Thursday, May 31, 2012

Albert Schweitzer – Bach Organ Music

Writing or speaking about Johann Sebastian Bach is never just a particular problem of identifying the ideas and meanings in work of one individual baroque composer, even considering he was the genius one. Understanding he was someone who is far beyond the other, we have to place his music and whole figure in many socio-cultural, religious and musical contexts. This is always a controversial question why Bach’s ideas take the center position in most important areas of music determining almost every dilemma of various styles after him. A great part of Bach’s music is his output for organ. The quantity and qualities of these works makes it possible to be regarded as a reference for many other compositions.
Bach was primarily an organist, trained in traditional way as a versatile musician, a virtuoso performer, efficient composer aware of the rules and consciously shaping his own style, organ master maintaining instrument and choirmaster training voices and teaching music. The core competencies of organist and cantor included the awareness of theological knowledge allowing interpreting the biblical text and prayers. The rich repertoire of hymns, familiar to every believer, was a source of themes used in numerous choral preludes and fantasies. Thus almost every work he composed for organ, was more or less embedded in religious context. And there were no mistake the best Bach’s interpreter was Albert Schweitzer, organist combining high skills in musicology with philosophical knowledge and theological competences.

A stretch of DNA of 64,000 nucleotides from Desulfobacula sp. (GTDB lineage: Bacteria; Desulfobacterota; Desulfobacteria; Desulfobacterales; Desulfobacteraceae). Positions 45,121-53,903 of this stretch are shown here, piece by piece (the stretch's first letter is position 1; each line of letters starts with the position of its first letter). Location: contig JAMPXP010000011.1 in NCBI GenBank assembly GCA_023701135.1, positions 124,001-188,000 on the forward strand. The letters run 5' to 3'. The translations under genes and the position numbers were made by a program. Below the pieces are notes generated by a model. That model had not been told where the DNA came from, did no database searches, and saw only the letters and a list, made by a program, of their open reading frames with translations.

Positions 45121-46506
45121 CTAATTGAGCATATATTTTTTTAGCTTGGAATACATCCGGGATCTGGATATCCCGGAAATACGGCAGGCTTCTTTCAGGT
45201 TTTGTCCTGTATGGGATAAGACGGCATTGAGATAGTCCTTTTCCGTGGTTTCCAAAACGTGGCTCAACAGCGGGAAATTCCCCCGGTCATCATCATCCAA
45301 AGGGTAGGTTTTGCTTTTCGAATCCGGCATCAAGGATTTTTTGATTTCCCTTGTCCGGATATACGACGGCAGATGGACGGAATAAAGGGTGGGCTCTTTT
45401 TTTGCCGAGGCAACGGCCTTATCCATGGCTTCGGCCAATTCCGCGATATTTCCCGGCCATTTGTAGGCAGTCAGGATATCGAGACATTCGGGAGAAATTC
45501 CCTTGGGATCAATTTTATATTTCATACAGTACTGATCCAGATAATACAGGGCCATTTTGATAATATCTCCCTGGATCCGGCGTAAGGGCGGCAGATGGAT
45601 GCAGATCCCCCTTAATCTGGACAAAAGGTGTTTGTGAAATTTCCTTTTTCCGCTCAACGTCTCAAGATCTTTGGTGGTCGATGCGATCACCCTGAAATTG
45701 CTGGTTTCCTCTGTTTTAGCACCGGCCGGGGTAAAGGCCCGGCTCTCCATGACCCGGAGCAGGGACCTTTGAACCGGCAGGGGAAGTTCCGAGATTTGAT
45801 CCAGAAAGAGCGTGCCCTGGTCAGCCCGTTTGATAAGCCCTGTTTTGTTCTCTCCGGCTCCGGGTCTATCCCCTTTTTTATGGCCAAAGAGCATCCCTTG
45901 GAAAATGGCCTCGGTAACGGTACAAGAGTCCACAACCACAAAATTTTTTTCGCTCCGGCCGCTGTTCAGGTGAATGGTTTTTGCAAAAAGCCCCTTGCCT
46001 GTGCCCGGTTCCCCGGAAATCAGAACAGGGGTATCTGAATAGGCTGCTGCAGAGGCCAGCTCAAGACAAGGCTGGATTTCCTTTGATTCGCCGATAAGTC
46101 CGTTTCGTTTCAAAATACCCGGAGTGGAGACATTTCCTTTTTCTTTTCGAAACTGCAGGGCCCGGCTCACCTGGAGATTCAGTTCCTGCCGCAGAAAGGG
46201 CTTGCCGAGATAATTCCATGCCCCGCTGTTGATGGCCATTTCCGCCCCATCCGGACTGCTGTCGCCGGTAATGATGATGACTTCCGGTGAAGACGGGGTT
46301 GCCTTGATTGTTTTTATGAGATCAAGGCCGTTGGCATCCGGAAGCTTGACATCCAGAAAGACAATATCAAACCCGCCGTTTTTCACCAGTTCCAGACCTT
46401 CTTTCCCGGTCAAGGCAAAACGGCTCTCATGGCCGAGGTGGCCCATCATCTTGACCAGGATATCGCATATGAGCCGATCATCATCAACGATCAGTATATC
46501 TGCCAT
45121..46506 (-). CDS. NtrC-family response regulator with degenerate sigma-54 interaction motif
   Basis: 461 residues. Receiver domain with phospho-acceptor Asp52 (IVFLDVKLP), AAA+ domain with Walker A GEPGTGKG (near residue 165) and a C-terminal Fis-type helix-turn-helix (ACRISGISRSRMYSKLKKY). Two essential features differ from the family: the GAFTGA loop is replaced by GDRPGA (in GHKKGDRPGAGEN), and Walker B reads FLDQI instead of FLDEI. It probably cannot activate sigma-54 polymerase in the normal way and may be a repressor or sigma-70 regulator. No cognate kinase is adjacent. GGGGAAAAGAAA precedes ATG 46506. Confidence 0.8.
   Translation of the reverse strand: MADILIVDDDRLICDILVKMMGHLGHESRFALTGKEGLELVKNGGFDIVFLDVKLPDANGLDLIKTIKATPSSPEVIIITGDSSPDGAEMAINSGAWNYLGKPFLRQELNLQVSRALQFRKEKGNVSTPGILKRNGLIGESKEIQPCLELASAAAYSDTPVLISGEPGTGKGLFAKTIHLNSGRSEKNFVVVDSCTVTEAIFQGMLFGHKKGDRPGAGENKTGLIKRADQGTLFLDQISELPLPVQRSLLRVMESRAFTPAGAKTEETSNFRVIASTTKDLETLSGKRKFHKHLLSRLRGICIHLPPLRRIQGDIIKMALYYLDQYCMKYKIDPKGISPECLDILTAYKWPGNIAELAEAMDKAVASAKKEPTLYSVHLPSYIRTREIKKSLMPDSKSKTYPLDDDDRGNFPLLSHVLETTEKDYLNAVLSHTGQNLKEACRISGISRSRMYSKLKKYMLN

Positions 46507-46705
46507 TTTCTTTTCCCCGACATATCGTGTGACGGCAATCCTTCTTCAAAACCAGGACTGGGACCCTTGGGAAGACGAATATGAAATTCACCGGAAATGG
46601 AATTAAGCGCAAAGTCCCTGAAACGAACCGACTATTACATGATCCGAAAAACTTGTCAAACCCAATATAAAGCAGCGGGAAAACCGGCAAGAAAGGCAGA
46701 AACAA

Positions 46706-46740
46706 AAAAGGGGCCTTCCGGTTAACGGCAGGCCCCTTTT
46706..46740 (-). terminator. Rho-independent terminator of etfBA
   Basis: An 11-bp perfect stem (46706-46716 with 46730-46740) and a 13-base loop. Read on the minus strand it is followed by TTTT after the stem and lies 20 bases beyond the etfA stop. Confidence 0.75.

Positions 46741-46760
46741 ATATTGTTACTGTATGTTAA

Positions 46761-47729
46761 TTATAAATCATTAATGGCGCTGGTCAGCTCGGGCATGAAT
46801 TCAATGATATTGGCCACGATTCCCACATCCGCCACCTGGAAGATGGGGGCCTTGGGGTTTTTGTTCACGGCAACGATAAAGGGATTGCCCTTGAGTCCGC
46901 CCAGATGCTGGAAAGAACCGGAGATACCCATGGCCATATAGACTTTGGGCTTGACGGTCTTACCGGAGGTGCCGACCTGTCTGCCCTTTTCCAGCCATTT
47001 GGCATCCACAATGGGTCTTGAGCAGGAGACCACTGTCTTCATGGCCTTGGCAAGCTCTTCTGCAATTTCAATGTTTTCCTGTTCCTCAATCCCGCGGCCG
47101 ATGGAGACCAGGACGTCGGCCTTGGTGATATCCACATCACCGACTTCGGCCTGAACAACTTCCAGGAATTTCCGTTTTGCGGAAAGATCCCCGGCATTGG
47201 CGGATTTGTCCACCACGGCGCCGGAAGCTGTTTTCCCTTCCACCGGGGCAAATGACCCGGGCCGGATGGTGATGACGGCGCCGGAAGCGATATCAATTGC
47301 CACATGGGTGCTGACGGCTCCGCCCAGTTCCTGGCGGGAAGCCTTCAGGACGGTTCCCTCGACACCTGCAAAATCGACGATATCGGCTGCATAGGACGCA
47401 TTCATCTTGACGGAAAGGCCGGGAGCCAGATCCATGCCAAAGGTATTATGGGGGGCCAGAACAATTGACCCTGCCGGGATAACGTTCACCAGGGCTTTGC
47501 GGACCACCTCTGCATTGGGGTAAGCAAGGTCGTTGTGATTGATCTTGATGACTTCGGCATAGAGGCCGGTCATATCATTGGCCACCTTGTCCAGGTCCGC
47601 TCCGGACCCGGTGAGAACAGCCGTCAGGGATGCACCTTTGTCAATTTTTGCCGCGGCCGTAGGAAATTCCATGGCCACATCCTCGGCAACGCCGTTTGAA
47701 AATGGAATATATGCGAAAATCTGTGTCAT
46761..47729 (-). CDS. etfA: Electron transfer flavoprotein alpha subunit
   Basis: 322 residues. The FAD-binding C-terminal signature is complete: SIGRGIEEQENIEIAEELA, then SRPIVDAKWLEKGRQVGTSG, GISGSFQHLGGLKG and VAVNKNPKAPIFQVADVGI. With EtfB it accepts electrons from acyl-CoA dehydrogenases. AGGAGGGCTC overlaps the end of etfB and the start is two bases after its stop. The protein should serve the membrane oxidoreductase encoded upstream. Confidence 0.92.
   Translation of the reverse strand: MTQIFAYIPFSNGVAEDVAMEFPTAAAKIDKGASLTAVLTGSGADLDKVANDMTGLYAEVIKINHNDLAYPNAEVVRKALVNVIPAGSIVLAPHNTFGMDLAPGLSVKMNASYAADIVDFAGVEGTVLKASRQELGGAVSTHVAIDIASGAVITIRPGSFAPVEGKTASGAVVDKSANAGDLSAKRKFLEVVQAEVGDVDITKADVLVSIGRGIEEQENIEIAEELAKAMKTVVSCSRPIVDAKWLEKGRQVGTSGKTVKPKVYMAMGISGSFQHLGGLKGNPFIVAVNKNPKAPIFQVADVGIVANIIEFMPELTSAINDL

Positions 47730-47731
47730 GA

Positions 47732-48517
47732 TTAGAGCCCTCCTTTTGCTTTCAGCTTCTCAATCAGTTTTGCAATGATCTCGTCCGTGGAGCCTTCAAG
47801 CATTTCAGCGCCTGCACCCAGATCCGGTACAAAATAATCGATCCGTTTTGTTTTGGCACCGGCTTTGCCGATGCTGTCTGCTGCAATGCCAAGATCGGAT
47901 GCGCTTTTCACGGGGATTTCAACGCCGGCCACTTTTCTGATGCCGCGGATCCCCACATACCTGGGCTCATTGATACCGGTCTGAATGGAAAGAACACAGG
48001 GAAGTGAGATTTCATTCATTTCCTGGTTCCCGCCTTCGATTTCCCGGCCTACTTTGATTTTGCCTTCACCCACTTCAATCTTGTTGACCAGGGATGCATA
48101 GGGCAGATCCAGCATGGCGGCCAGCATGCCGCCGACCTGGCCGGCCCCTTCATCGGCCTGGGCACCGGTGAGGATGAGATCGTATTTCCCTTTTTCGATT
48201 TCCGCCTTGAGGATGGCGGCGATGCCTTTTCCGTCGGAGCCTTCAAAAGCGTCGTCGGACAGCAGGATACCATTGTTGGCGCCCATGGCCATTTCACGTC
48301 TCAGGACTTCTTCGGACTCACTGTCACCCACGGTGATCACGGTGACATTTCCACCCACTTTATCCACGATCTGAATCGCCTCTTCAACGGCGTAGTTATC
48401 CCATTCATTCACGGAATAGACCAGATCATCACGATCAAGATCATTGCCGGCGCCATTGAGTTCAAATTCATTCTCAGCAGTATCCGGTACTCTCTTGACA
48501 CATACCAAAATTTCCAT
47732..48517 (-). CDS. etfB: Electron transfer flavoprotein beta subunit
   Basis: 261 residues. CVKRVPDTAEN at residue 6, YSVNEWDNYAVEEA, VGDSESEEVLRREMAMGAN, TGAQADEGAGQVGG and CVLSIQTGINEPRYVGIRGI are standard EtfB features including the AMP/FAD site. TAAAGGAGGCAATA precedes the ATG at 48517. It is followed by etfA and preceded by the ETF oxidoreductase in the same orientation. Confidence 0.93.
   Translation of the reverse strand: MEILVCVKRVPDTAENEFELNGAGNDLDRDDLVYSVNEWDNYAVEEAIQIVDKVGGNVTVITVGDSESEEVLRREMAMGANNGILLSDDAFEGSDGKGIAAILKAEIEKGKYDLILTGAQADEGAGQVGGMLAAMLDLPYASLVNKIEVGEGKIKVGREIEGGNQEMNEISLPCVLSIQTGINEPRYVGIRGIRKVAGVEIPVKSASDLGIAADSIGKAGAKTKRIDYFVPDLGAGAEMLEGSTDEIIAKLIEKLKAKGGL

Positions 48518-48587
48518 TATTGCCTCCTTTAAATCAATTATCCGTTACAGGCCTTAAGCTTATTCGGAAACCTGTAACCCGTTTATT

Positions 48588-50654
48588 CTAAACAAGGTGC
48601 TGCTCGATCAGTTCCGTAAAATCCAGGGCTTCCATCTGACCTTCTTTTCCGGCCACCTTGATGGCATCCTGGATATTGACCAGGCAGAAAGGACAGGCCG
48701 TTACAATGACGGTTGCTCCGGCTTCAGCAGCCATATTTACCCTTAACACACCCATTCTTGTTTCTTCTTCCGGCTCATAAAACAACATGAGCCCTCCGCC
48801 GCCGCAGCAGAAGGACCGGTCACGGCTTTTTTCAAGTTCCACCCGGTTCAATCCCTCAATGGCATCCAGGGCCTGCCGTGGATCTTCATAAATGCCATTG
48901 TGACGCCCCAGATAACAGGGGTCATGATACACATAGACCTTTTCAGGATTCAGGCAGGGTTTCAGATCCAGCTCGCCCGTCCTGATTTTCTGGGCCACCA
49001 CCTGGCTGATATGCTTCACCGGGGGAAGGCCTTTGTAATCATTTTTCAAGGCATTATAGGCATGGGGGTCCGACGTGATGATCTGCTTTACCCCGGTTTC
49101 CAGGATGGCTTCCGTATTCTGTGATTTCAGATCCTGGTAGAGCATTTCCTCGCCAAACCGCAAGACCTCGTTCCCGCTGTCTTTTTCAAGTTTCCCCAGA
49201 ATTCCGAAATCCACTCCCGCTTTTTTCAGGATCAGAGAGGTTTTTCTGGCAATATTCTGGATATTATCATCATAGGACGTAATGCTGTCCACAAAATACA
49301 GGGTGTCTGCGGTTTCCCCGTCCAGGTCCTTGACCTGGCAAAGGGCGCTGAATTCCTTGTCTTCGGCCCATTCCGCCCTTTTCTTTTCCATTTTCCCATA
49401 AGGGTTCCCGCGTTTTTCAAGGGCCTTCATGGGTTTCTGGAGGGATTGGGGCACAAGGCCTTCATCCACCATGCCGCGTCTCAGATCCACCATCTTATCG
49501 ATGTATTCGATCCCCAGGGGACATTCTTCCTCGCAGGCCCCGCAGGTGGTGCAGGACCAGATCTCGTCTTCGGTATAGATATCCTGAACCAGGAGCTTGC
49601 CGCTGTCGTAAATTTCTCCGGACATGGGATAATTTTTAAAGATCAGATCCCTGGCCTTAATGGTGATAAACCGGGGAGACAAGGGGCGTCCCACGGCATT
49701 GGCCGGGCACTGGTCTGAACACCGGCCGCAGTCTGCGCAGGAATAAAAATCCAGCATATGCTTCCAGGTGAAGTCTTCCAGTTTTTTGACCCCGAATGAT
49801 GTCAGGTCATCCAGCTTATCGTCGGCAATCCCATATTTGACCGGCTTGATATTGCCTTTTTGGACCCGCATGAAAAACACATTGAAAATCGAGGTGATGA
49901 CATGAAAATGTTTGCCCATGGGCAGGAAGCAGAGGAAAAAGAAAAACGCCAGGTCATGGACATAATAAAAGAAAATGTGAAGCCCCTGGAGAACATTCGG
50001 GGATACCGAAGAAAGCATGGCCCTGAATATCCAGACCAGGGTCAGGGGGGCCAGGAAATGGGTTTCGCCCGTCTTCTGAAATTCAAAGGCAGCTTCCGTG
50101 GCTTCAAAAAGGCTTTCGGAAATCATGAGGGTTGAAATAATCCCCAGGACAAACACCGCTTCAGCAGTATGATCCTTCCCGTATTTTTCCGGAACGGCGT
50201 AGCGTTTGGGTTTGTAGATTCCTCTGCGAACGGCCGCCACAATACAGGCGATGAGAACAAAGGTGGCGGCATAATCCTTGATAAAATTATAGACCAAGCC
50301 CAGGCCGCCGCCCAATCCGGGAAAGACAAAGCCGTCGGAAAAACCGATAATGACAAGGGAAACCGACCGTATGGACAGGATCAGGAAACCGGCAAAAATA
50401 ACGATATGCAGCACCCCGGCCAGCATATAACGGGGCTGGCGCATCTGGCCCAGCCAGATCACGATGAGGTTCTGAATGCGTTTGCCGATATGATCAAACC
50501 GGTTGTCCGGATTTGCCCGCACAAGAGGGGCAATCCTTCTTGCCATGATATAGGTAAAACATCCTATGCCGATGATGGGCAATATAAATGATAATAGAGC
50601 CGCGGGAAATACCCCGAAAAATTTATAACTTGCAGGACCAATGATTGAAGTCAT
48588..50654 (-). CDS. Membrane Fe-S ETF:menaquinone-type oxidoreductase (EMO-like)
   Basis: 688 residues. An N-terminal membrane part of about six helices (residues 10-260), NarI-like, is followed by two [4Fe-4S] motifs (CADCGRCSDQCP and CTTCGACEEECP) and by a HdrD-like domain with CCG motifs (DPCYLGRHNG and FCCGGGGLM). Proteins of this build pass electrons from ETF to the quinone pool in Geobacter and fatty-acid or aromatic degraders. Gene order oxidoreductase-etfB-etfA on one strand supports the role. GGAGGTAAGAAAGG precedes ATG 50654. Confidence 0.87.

Albert Schweitzer – Bach Organ Music (1955)

In Albert Schweitzer’s intellectual biography Bach meant far more than any other composer and Schweitzer is the one who probably did for Bach’s heritage more than any other author. He was raised in village of Gunsbach in Alsace, where his father was protestant pastor. The church in Gunsbach was shared in compromise by Protestant and Catholic communities since the thirty years war. And in this atmosphere of religious tolerance and a kind of Christian unity father teach him organ music, basics of religion and humanism. In 1899 he played for Charles-Marie Widor in Paris, who was impressed with his mature interpretations of Bach’s works and encouraged him to write his magnum opus J. S. Bach. Le Musicien-Poète (Leipzig 1905). For German edition he prepared an expanded version with shorter title and in two volumes J. S. Bach (Leipzig 1908). As in was said in preface by C. M. Widor, Schweitzer’s way of understanding Bach can help understand music as a whole. This recommendation has nothing to with courtesy compliment and soon the book became the basic interpretation for Bach studies in 20th century.
Albert Schweitzer recorded only organ works. For Columbia and Phillips labels he recorded Johann Sebastian Bach and César Franck’s music. In thirties he recorded in London on organs of old Queen's Hall and in the church All Hallows-by-the-Tower and then on Johann Andreas Silbermann organ in the church Ste Aurélie in Strasbourg. Late recordings were made on the instrument he was learning as a child in Gunsbach parish church. In mid-fifties Columbia Masterworks label published series of Schweitzer’s performances in boxed set and as separate volumes. Volume V includes four works: Toccata and Fugue in D Minor (Dorian) BWV 538, Prelude and Fugue in A Major BWV 536, Prelude and Fugue in F Minor BWV 534 and Prelude and Fugue in B Minor BWV 544. Once again great philosopher shows there is no such thing as area of pure instrumental Bach’s music. Timing is perfectly concordant with the style. And style came from protestant songs. This music is vocal as it always was. Cover art is interesting piece of art. It was designed by Ben Shahn (1898-1969), painter born in Kaunas Lithuania and educated in New York University, who was highly valued artist in USA, widely known for his social realism as well as left-wing political views. His graphic printed on covers of Schweitzer’s recordings series shows organist as a mighty person with angel wings, playing organ and glancing at the sky. It’s perfectly aphoristic frame for Albert Schweitzer’s intellectual and artistic approach.

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